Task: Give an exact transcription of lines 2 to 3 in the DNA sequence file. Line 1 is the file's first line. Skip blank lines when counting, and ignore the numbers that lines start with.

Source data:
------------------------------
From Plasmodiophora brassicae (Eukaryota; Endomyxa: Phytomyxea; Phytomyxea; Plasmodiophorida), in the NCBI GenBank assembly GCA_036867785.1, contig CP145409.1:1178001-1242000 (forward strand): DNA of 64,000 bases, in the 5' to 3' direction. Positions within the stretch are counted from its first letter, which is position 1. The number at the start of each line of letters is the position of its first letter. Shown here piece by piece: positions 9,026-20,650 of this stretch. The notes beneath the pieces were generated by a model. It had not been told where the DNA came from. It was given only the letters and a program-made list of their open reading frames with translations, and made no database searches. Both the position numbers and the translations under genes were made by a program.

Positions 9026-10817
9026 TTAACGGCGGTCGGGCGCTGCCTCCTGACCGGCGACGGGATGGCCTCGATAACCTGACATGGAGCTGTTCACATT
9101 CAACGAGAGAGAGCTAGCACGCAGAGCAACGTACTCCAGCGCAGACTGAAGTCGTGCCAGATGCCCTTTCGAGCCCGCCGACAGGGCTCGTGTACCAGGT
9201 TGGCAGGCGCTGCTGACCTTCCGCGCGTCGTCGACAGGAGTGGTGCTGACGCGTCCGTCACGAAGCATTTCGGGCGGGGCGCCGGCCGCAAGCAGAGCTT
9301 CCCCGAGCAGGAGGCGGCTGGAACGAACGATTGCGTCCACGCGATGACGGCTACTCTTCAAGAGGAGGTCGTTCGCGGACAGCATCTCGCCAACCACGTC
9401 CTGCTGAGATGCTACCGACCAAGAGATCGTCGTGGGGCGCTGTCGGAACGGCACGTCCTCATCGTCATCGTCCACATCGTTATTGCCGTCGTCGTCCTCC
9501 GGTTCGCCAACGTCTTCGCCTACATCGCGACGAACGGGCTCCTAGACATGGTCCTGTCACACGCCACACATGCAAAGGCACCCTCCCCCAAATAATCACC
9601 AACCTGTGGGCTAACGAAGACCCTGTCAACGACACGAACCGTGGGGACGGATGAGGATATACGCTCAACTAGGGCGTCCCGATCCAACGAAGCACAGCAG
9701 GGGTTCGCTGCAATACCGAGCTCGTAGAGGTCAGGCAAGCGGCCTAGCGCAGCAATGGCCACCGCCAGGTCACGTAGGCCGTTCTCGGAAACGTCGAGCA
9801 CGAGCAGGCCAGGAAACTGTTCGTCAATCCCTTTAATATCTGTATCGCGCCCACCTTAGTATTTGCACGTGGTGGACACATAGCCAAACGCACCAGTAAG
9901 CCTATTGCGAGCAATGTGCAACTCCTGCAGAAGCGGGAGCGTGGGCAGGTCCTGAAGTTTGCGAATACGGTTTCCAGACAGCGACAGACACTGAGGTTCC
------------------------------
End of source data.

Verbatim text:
Positions 9026-10817
9026 TTAACGGCGGTCGGGCGCTGCCTCCTGACCGGCGACGGGATGGCCTCGATAACCTGACATGGAGCTGTTCACATT